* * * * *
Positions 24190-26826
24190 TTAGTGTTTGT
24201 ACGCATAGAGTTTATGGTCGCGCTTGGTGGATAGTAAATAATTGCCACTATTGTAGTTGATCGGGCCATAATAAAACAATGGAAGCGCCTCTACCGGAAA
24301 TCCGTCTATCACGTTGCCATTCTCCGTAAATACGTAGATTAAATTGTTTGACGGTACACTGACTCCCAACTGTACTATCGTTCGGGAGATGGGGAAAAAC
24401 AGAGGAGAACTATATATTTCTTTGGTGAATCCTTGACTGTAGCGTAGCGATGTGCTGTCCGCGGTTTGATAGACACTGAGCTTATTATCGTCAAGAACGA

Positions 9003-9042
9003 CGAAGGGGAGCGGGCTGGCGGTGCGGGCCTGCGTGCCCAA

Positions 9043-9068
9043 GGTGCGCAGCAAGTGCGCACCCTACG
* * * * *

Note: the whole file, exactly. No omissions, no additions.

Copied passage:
Positions 24190-26826
24190 TTAGTGTTTGT
24201 ACGCATAGAGTTTATGGTCGCGCTTGGTGGATAGTAAATAATTGCCACTATTGTAGTTGATCGGGCCATAATAAAACAATGGAAGCGCCTCTACCGGAAA
24301 TCCGTCTATCACGTTGCCATTCTCCGTAAATACGTAGATTAAATTGTTTGACGGTACACTGACTCCCAACTGTACTATCGTTCGGGAGATGGGGAAAAAC
24401 AGAGGAGAACTATATATTTCTTTGGTGAATCCTTGACTGTAGCGTAGCGATGTGCTGTCCGCGGTTTGATAGACACTGAGCTTATTATCGTCAAGAACGA

Positions 9003-9042
9003 CGAAGGGGAGCGGGCTGGCGGTGCGGGCCTGCGTGCCCAA

Positions 9043-9068
9043 GGTGCGCAGCAAGTGCGCACCCTACG